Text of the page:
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May 9, 1920 – Fore River SC falls in U.S. Open Cup final

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Fore River’s Jack Kershaw, who had been expected to be a reserve, because of an ankle injury, scored eight minutes before halftime for Fore River. Marre and Dunn countered in the second half.

May 9, 1920 – St. Louis Ben Millers 2:1 Fore River SC at Federal League Baseball Park (Att.: 12,000)

Fore River hoped to capitalize on tactical savvy and technique, plus the fact the St. Louis teams “are used to playing only 60-minute games,” according to The Boston Globe.

“It will be a test of the American style of soccer (St. Louis) against the more studied British (New England) idea of play.”

Kershaw, like many of his Fore River teammates, began playing in Britain. Kershaw coached the Harvard University team in 1927 and ’28.

Fore River Shipyard fielded soccer teams starting in the early 1900s, developing a passionate following. The team’s field is still in use, complete with clubhouse, in the Quincy Point section. The “Shipbuilders” competed in the Southern New England Soccer League, winning the SNESL in the 1915-16; 1918-19; and 1920-21 seasons. Fore River reached the quarterfinals of the 1919 U.S. Open Cup and the final of the 1920-21 American Cup. Fore River eliminated Robins Dry Dock of Brooklyn in the 1920 U.S. Open Cup semifinals and lost to Robins (5-2) in the 1921 American Cup final in Harrison, N.J.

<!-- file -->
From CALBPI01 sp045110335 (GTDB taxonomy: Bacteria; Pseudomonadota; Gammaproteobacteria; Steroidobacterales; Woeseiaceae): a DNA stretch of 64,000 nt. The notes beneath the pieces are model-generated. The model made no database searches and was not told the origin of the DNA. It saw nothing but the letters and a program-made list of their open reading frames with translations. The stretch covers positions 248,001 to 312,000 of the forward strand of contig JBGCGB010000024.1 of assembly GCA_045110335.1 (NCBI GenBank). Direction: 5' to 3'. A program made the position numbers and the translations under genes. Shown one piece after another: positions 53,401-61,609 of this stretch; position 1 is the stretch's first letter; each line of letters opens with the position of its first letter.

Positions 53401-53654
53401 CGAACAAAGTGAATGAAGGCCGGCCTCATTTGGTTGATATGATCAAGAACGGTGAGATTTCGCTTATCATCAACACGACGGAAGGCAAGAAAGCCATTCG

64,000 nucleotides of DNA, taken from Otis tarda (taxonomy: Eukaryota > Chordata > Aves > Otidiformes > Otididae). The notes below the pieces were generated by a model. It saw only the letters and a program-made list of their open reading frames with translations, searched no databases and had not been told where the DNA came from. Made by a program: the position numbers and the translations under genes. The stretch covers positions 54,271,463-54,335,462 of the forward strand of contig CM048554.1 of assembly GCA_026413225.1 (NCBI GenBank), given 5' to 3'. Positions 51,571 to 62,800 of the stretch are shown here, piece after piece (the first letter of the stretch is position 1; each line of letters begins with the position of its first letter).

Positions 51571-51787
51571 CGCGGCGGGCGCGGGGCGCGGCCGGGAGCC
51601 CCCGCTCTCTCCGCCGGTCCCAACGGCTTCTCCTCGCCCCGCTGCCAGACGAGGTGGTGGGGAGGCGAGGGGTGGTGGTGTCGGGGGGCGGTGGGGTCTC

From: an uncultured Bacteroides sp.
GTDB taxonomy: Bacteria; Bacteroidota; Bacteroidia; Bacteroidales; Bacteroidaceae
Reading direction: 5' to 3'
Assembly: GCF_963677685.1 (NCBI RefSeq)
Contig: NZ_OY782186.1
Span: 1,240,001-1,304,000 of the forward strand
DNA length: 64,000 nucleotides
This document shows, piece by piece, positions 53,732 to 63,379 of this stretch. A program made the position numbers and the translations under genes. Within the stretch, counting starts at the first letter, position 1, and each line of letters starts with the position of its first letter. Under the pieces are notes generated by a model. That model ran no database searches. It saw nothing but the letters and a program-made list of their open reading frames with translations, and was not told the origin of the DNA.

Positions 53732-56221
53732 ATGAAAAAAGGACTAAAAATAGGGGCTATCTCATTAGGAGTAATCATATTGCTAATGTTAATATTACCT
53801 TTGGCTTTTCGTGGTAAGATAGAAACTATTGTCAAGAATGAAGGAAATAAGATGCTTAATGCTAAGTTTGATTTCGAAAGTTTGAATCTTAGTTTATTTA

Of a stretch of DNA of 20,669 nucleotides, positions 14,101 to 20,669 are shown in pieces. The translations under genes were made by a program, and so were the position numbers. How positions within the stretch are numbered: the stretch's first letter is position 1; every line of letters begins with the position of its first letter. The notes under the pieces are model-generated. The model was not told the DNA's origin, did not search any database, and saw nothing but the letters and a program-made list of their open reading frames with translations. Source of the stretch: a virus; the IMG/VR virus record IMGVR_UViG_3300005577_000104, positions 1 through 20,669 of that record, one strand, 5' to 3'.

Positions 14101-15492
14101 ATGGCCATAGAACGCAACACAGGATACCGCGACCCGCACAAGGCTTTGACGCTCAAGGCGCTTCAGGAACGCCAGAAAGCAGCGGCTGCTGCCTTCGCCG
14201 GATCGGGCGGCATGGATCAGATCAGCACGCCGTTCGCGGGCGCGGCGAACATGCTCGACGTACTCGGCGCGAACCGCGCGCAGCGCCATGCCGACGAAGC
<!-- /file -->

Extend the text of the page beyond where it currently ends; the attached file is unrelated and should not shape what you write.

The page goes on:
Fore River’s semifinal win over Robins in Pawtucket, R.I., April 10, 1920 generated exuberant commemorations. Underwood’s equalizing goal off a cross from 18-year-old Farquhar was greeted with “such a dancing and war whooping as was never staged at a soccer game before,” according to The Boston Globe.

After Kershaw’s deciding score: “Fore River men went wild. It took the mounted police to get the ground clear of the excited fans from Quincy and Boston.” After the game, “ … the Royal Rooters, with their 40-piece brass band and their pipe band, paraded through the city. They snake-danced their way down to the railroad station with Mayor Whiton of Quincy in the front rank. The Fore River players were located in their hotel and serenaded.” The Fore River team returned to Quincy for more celebrations … “arrived home at 8:30 this evening and were given a flattering reception. The Fore River Band played on the steps of the City Hall and the Kilties’ pipe band headed the parade of players and supporters to the Fore River clubhouse. Plenty of red fire was burned along the line of march.”

The SNESL disbanded after the 1921 season, as some teams joined the original American Soccer League. Fore River continued to produce strong teams, Jackie Lyons going on to play for the U.S. in the 1928 Olympics.


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